forsake

EnglishEdit

EtymologyEdit

From Middle English forsaken (to reject, deny), from Old English forsacan (to dispute, quarrel, refuse, oppose), from Proto-Germanic *farsakaną (to renounce), equivalent to for- +‎ sake. Akin to Dutch verzaken, Middle High German versachen (to deny), Danish forsage (to give up), Norwegian forsake (to give up, renounce), Swedish försaka (to give up, to be without), Gothic 𐍃𐌰𐌺𐌰𐌽 (sakan, to rebuke, quarrel).[1]

PronunciationEdit

VerbEdit

forsake (third-person singular simple present forsakes, present participle forsaking, simple past forsook, past participle forsaken)

  1. To abandon, to give up, to leave (permanently), to renounce.

TranslationsEdit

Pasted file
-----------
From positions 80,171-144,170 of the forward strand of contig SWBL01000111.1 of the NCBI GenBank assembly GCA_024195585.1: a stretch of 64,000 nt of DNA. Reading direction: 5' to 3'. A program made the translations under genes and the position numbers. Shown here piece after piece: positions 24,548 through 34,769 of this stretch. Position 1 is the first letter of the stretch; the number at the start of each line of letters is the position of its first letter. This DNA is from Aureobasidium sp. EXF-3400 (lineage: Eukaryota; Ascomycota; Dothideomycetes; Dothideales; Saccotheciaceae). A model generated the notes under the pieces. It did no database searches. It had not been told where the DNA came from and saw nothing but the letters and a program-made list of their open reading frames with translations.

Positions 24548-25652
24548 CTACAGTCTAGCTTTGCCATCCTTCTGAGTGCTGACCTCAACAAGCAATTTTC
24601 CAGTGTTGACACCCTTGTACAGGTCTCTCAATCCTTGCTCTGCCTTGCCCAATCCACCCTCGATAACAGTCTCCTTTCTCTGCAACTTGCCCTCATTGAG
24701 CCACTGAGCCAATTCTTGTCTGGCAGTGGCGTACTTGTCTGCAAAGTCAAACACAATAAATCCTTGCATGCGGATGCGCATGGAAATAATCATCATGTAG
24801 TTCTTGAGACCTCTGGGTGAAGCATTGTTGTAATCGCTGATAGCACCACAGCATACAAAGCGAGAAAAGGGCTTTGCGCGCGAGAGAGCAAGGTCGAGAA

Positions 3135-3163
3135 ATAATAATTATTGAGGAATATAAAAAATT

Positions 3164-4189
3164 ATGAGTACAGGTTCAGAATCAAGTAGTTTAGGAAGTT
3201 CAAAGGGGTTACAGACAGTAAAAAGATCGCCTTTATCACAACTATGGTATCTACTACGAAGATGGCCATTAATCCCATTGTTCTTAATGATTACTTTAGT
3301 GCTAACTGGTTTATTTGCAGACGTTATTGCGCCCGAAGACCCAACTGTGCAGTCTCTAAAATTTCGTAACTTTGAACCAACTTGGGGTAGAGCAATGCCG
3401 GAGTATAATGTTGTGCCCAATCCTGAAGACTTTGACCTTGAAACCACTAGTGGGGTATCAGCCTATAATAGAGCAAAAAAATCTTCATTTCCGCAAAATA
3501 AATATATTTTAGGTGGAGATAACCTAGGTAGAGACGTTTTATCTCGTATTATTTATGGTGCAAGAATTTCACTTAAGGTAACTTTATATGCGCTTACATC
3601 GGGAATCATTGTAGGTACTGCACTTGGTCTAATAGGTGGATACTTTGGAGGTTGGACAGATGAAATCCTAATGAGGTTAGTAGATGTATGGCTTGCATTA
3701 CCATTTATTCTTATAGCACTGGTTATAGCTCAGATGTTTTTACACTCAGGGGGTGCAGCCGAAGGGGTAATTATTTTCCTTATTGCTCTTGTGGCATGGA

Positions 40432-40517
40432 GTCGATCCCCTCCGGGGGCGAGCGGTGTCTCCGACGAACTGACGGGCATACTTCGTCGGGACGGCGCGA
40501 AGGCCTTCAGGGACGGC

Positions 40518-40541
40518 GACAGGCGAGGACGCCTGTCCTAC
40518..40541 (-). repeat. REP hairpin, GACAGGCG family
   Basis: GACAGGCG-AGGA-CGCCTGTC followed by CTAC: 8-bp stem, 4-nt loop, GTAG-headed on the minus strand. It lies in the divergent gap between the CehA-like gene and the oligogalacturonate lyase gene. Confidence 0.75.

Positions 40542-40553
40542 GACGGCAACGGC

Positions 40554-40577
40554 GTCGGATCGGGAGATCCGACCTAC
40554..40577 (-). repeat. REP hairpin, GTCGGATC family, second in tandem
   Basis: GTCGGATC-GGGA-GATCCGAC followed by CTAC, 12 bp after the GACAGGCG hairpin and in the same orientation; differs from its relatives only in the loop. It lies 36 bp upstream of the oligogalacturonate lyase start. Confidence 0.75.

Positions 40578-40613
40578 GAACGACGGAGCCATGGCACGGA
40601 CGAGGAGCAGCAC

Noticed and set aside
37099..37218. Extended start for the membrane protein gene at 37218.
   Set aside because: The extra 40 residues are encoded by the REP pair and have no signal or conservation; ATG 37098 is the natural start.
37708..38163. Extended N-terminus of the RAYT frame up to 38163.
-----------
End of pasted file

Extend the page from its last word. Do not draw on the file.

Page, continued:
ReferencesEdit

  • forsake in The Century Dictionary, The Century Co., New York, 1911
  • Notes:
  1. ^ forsake in Webster’s Revised Unabridged Dictionary, G. & C. Merriam, 1913

Norwegian BokmålEdit

Alternative formsEdit

EtymologyEdit

Ultimately from Proto-Germanic *farsakaną. Compare Danish forsage, Swedish försaka, English forsake, Dutch verzaken.

VerbEdit

forsake (present tense forsaker; past tense and past participle forsaka or forsaket)

  1. give up, relinquish
  2. denounce (the devil)

Derived termsEdit

Last modified on 10 April 2014, at 12:32